ReplyDelete
    Replies
    1. Elephant's Child; thank you. Writing this one actually helped me deal with the feelings and I slept like a log last night.

      Delete
  3. I really feel for you, River. No one should have to put up with what you've been dealing with. And our use of the words explains your feelings of stress and strain.

    Hopefully, even in the smallest way, by expressing your feelings by the written word has helped alleviate some of that disquiet..."Words Have Power".

    Well done...take good care.

    ReplyDelete
    Replies
    1. Lee; thank you. As I said above to EC, writing it out has helped. I thought about several books I have read where someone writes down their problems then burns the paper and feels better, so I tried this way and it worked just as well.

      Delete
  4. I'm so pleased you wrote about your place and how it's changed and how it make you feel.
    It has made you feel much better I'm sure.
    Take care.

    ReplyDelete
    Replies
    1. Margaret D; thank you. It has changed a lot here since I moved in and not for the better. Too often police patrol the area and strange people who don't live here are seen going to and from several of the units often very early in the mornings or late in the evenings. I no longer feel as safe as I did.

      Delete
  5. I am so sorry you are living through this but am pleased that writing this has given you some solace. Hope the extra patrols also deter any more thefts.

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    Replies
    1. Arkansas Patti; There will be no more thefts from my garden since I removed everything that was left and have stored it all away, apart from a few pot plants that are fairly large and not easy to sneak away with.

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  6. I know the feeling you feel and it takes a bit to shake it but you will - in time. I applaud you for writing it out. I also applaud you for nearly 3000 posts! - I'm one of those people that writes it out and burns it too. :)

    ReplyDelete
    Replies
    1. Magical Mystical Mimi; I replied here yesterday and it seems to have vanished. Thank you.

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  7. Maybe you sadly are right to abandon your garden - for a while.
    The screaming kids keep throwing their stuff on our little balcony. Well. We tried to be nice, now what´s gone is gone. Hubby thought of slicing that darn ball before giving it back even.
    So sad when you have dumbheads around. We have LOUD dumbheads, and summer is on the way...

    ReplyDelete
    Replies
    1. Iris Flavia; yes, the garden will remain undecorated for quite a while. it looks so bare out there, but I'll get used to that.
      I found the best way to stop kids throwing things was to just take the things inside and pretend I never saw them. They soon learned not to throw things.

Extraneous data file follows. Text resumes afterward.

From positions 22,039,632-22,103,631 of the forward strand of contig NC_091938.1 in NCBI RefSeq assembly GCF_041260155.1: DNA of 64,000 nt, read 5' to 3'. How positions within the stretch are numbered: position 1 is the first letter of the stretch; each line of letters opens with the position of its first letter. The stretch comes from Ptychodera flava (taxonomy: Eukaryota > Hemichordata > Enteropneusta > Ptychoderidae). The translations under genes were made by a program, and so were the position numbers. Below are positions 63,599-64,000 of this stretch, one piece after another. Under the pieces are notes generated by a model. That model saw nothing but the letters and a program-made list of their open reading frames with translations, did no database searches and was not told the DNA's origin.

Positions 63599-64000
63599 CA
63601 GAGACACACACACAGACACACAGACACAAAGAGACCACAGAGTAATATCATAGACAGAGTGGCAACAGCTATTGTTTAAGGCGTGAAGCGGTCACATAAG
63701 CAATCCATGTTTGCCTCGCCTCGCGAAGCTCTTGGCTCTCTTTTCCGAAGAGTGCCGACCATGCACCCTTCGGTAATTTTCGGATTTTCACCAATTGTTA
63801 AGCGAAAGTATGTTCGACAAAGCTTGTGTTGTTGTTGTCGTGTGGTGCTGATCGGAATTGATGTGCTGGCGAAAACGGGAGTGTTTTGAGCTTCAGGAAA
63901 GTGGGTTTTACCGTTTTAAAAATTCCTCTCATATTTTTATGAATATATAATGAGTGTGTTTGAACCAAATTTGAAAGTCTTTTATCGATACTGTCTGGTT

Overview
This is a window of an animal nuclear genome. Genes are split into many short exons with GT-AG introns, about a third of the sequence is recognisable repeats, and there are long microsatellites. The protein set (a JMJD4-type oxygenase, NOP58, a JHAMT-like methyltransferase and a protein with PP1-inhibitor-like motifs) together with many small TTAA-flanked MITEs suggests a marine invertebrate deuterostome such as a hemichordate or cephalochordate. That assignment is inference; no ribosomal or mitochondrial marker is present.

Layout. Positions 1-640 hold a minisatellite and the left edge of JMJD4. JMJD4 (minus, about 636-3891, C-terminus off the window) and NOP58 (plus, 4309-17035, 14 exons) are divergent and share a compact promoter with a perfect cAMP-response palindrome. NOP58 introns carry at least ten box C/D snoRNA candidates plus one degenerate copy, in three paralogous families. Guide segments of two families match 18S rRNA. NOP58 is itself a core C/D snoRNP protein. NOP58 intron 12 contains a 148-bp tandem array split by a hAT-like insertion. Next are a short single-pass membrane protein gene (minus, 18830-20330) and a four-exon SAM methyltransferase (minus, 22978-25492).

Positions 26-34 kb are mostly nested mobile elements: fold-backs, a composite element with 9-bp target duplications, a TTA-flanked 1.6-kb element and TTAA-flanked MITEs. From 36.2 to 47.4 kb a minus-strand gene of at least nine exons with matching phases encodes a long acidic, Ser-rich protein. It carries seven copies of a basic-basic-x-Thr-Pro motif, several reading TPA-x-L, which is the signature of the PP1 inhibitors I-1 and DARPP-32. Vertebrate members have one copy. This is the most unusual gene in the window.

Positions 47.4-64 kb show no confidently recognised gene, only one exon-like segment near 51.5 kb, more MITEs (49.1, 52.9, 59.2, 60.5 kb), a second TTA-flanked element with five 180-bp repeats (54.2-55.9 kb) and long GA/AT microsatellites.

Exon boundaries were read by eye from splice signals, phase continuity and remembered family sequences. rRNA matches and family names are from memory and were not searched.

Delete
    2. Maybe better than ripping them and throwing them back .Hubby might get in trouble with the parents of those "brats", LOL

      Delete
  8. It still makes me angry on your behalf that people do this to you where you live.

    ReplyDelete
    Replies
    1. messymimi; it never used to happen, only since the younger people began moving in, these are mostly people rescued from the streets of from abusive, violent environments and many have mental health problems, or drug/alcohol addictions.

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  9. One of my clients lives in subsidies housing and everyone seem to get long.

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    Replies
    1. Dora; I'm pleased to hear it. That's what it was like here when I first moved in nine years ago.

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  10. I'm sorry that this pleasure has been taken from you. I DO love the idea of prickly plants, and a whooping alarm!

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  11. Replied on my blog, but i'm saying it here, too. When i looked up the image of the flower on Google, i came up with flowering maple and Chinese lantern as other names, i hope that helps you, and i found it at an etsy shop

    https://www.etsy.com/listing/755174838/live-abutilon-flowering-maple-chinese

    ReplyDelete
  12. Glad to see the stories still going. The children and I lived in subsidized housing after my divorce in 1975. Lots of stories I could share from there. Thanks for commenting on my recent post.

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  13. Hi River,

    I really should have a go at this, myself.

    2850 posts? That's amazing. I'm still only at 780. I should post more often.

    :o)

    Cheers

    PM

    ReplyDelete